Mexican cartel leader's release an outrage

A Mexican judge's decision to release drug cartel leader Rafael Caro Quintero makes our blood boil. Caro Quintero played a key role in the 1985 kidnapping, sustained torture and death of a U.S. Drug Enforcement Administration agent, Enrique "Kiki" Camarena.

Few cases did more to sour U.S.-Mexico relations than this one. And if President Enrique Pena Nieto fails to act swiftly to block Caro Quintero from escaping justice, bilateral relations could once again turn frosty. Since the United States has long requested Caro Quintero's extradition, Pena Nieto should honor it. Washington should insist on it.

Not only did the three cartel leaders order Camarena's execution, according to U.S. trial documents, they employed a doctor whose job was to administer drugs to keep Camarena alive and conscious so they could drag out his torture sessions.

Caro Quintero's extradition would send a strong message about the priority Pena Nieto places on close U.S. relations - and on serving notice to other cartel leaders that they will not escape justice for their crimes.

—The Dallas Morning News, Aug. 12


 

Nothing humorous about clown rodeo skit

A disgraceful black-face episode at the Missouri State Fair, aimed at ridiculing President Barack Obama, has cast the state in a negative light.

It was bad enough that the clown, whose name has not been released, wore a mask caricaturing Obama into the ring to be chased by a bull. Videos and stories, which went viral on the Internet, sadly showed that much of the crowd in Sedalia got a kick out of the stunt. At one point an announcer said, "We're going to smoke Obama, man." And then this: "As soon as this bull comes out, Obama, don't you move. He's going to getcha, getcha getcha, getcha."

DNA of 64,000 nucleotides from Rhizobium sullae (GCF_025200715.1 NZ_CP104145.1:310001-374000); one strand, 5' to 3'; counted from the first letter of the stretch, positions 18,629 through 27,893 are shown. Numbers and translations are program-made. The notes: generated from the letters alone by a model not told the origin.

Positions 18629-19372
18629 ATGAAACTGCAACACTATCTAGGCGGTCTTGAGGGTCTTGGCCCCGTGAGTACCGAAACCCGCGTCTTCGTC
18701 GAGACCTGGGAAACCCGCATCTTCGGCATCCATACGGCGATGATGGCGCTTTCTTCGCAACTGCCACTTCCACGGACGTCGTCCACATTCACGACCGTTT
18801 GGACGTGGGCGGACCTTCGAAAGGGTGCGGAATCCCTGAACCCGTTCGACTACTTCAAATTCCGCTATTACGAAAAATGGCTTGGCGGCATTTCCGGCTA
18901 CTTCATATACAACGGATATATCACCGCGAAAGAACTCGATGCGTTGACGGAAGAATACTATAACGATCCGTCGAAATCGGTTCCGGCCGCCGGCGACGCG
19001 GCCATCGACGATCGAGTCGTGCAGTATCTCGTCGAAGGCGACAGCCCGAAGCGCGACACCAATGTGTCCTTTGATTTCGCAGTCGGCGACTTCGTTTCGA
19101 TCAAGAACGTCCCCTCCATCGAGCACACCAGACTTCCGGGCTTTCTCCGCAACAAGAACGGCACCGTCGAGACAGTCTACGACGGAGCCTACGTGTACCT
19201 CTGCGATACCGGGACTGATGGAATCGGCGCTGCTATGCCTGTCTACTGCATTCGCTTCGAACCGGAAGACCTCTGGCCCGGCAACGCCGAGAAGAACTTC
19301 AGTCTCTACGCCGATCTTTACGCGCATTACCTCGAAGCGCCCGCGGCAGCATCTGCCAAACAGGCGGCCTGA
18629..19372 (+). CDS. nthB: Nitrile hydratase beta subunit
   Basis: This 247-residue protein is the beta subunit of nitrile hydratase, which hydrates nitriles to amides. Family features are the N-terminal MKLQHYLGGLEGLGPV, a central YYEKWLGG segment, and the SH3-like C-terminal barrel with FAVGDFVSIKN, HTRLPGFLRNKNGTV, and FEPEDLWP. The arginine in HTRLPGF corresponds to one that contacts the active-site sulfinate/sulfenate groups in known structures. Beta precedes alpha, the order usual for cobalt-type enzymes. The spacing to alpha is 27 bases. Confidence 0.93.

Bipartisan outrage from elected officials and apologies from Missouri State Fair officials on Sunday were followed on Monday by vows that those responsible would be held accountable.

An investigation by the governor-appointed State Fair Commission should discuss with the Missouri Rodeo Cowboy Association the line between comedy and outright disrespect. The clown involved reportedly has been banned permanently from the fair.

The fair, which received more than $400,000 in taxpayer revenue this year, is supposed to be a wholesome family event that emphasizes the state's strong agricultural roots.

By Monday the expected and often mean-spirited comments that pass for political dialogue these days were flooding message boards and the airwaves. Many saw nothing wrong with the incident, with some asking where the outrage was when people made fun of former President George W. Bush.

There's a big difference: Placing someone pretending to be Obama inside the ring of a bull-riding event carried obvious and offensive racial overtones. It was encouraging that state leaders from both major political parties understood that in decrying what happened.

—The Kansas City Star, Aug. 13